Sunday, 7 July 2013

The scale of the modern evolution revolutions

The scientific revolutions represented by universal Darwinism and cultural evolution are the biggest scientific revolutions I've ever seen.

For a while I've been interested in comparing these modern revolutions in Darwinism with other historical scientific revolutions.

There's been enormous progress in computer science in my lifetime, but that hasn't really been much of a revolution, it's just been growth. Maybe the rise of complexity and chaos theory should be counted as a significant scientific revolution, though.

Symbiology represented a pretty large revolution within biology. However, overall, it seems relatively small - compared to universal Darwinism and cultural evolution.

Before that, the molecular revolution in the 1950s - as a result of work by Watson and Crick - had a big impact on biology. Again, that was more an expansion of knowledge than a paradigm shift.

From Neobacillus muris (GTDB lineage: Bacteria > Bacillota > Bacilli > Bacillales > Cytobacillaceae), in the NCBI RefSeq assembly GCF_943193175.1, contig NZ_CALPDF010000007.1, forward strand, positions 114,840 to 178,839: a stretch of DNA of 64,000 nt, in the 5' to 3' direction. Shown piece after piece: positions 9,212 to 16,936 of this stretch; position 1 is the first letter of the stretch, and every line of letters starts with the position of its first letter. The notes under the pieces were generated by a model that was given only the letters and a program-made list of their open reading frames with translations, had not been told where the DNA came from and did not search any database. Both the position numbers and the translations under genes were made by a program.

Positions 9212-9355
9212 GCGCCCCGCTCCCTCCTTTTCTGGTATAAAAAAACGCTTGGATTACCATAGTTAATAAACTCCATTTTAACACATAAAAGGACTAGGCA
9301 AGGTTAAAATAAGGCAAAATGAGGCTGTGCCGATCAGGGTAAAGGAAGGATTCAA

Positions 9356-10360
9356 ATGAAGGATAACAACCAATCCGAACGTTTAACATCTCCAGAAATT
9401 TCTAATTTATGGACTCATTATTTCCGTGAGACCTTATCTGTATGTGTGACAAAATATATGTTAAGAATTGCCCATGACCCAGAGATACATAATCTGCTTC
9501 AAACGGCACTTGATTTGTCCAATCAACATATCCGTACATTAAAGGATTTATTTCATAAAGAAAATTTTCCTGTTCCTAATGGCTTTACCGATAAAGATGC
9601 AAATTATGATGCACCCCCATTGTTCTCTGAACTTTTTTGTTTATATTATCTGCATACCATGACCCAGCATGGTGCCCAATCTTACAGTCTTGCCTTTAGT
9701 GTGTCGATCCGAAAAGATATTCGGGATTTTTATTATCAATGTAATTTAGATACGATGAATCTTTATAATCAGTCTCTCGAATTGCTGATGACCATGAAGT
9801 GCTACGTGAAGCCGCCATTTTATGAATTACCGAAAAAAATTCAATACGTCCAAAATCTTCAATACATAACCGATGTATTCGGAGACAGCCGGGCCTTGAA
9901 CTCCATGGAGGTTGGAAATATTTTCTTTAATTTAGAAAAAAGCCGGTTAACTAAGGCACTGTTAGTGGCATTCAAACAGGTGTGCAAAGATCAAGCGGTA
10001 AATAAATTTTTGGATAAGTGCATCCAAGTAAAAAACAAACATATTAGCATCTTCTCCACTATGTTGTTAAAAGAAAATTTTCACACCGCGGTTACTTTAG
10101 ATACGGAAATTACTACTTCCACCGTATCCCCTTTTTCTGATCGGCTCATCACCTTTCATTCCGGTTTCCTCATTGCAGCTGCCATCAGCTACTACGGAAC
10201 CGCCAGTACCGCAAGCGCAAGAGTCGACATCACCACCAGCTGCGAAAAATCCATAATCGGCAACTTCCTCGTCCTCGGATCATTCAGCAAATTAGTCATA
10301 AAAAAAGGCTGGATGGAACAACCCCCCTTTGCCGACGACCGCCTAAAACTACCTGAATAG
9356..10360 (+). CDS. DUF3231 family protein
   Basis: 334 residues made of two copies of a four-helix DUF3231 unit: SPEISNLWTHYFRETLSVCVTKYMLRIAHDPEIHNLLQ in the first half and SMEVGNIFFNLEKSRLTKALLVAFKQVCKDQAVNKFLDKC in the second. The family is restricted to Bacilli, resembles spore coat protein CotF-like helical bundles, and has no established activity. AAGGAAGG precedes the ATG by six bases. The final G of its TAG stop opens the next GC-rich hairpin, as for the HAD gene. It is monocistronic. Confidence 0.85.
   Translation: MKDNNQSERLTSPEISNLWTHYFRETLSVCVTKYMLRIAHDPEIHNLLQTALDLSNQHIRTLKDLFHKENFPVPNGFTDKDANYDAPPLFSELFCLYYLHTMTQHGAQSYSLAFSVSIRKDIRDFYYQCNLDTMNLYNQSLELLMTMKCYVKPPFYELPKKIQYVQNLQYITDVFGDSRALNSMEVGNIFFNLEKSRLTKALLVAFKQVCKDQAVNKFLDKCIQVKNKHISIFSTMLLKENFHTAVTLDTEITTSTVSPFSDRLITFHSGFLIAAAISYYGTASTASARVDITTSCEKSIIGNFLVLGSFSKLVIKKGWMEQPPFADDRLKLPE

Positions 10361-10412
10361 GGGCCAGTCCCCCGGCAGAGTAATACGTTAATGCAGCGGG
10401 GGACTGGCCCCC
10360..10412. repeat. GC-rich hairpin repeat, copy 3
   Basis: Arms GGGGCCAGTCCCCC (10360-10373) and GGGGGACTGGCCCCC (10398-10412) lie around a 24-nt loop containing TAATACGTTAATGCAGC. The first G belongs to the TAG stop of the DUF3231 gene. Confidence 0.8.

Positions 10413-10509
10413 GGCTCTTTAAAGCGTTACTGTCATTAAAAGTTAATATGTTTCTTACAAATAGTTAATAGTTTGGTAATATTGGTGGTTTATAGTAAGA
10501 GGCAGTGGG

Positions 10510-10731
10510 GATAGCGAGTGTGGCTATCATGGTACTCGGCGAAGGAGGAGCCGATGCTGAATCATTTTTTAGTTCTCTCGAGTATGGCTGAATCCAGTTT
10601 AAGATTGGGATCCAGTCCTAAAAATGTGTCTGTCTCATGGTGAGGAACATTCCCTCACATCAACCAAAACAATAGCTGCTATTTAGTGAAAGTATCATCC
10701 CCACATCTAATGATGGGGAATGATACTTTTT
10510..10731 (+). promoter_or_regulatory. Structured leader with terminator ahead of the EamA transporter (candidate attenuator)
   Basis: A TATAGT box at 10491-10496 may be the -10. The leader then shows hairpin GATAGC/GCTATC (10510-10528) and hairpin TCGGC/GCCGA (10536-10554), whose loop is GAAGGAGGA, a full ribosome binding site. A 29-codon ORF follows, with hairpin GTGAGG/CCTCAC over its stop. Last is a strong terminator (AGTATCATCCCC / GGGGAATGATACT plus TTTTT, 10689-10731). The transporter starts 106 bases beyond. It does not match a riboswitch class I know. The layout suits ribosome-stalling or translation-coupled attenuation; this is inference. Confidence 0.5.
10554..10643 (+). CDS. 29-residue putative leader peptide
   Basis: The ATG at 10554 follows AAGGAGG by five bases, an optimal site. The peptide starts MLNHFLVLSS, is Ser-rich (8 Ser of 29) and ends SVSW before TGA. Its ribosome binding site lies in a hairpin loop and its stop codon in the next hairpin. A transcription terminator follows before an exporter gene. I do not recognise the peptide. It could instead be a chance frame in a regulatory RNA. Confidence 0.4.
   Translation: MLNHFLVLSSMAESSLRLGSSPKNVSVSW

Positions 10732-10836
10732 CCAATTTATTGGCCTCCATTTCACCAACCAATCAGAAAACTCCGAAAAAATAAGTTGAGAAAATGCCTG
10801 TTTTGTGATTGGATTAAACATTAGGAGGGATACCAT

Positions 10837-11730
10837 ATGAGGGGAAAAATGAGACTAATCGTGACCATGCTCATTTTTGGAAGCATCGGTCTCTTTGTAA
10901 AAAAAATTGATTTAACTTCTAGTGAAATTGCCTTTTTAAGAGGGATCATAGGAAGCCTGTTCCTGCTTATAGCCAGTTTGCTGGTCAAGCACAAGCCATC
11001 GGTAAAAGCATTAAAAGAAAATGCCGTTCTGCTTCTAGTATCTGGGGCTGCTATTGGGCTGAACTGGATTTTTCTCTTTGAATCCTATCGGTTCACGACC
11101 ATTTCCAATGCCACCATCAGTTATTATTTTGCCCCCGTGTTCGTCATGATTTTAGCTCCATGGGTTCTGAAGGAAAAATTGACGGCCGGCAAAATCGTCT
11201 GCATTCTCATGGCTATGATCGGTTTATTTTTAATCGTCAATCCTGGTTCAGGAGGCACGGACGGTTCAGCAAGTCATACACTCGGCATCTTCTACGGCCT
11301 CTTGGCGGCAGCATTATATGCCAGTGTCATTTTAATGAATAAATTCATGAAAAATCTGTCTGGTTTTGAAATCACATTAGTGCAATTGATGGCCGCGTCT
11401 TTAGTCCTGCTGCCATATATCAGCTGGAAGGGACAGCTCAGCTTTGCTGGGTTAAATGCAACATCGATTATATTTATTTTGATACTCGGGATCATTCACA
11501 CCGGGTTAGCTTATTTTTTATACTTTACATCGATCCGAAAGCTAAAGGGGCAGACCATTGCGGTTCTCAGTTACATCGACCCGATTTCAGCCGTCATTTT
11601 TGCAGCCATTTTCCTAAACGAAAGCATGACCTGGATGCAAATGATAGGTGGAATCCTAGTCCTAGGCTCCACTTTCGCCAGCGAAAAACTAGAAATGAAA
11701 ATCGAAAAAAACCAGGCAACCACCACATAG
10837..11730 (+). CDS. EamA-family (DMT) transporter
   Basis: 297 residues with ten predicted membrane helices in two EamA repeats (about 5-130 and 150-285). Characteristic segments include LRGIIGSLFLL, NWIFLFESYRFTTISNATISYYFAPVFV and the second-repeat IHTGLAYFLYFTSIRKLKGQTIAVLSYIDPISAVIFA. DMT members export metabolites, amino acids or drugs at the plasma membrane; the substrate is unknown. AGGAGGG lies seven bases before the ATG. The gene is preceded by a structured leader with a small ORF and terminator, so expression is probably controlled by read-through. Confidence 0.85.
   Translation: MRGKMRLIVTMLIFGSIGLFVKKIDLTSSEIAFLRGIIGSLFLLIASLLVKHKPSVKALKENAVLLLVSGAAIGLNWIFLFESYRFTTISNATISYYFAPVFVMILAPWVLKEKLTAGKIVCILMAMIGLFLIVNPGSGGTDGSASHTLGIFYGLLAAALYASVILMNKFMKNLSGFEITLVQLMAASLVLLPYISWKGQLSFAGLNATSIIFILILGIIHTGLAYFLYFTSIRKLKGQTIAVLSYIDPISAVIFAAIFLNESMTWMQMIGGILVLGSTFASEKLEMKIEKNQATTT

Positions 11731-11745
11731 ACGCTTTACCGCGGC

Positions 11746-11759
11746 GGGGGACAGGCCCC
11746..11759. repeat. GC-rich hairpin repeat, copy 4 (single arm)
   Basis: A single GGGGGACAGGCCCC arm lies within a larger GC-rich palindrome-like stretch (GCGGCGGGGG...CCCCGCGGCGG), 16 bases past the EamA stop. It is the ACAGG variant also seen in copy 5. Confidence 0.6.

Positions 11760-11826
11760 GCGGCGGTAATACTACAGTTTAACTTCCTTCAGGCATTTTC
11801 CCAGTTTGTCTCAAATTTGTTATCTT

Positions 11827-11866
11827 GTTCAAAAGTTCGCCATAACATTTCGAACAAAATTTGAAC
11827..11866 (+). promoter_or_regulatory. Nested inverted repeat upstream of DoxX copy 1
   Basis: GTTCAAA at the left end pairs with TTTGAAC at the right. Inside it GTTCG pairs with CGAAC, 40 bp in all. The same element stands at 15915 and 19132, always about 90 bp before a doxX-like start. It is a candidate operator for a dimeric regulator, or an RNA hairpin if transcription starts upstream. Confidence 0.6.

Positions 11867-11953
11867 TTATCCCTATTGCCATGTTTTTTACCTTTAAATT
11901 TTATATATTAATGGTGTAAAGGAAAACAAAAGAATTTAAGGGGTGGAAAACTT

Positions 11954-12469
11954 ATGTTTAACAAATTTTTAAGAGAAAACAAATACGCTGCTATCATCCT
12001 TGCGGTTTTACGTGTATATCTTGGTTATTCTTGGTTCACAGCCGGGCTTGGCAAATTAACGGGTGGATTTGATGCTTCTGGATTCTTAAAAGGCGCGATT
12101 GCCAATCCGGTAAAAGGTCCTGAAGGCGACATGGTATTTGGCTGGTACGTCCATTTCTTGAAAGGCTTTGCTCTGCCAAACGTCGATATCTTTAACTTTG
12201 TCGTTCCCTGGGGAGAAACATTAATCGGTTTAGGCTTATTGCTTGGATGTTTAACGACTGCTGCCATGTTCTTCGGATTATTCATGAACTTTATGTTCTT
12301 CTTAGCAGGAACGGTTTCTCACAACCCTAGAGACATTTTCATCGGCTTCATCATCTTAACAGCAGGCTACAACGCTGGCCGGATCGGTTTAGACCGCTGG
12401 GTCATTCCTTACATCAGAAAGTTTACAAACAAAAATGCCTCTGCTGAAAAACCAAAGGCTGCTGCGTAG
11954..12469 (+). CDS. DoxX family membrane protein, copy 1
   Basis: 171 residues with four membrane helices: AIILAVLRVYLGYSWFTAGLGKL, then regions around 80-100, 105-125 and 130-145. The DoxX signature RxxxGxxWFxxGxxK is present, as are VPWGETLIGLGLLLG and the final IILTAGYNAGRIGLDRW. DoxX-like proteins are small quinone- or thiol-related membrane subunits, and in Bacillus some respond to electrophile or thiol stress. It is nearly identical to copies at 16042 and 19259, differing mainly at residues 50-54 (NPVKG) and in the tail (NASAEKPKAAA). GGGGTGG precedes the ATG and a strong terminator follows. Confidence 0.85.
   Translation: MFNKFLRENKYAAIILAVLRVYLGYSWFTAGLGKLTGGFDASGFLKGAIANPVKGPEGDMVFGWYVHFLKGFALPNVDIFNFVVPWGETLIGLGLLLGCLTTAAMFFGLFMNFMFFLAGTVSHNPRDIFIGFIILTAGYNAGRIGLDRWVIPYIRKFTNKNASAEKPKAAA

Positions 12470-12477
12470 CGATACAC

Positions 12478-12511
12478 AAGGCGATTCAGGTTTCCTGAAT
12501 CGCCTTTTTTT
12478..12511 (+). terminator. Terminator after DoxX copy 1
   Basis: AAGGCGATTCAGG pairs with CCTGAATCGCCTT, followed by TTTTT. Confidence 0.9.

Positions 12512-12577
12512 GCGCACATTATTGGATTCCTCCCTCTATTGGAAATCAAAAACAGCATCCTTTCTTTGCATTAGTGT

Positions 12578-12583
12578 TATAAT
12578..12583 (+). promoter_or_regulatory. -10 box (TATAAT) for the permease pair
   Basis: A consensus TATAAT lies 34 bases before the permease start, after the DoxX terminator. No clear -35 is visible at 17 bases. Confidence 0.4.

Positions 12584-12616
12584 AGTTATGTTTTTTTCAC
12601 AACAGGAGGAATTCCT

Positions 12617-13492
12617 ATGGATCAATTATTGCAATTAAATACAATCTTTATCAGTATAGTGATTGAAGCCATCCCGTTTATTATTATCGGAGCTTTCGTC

Before that was the 1930s revolution that established NeoDarwinism as an 'improved' version of Darwin's theory.

The next biggest revolution in biology before that probably involved the rediscovery of Mendel's work, and then the one before that was the one Darwin's publications triggered.

There were also some pretty neat revolutions in physics around 100 years ago.

Of course, much depends on how you measure them, but Universal Darwinism and cultural evolution may well be the biggest scientific revolutions in the last 100 years. It's pretty amazing to see how the Darwinian revolution is still going on, 150 years down the line. That's got to be the longest-running scientific revolution ever.

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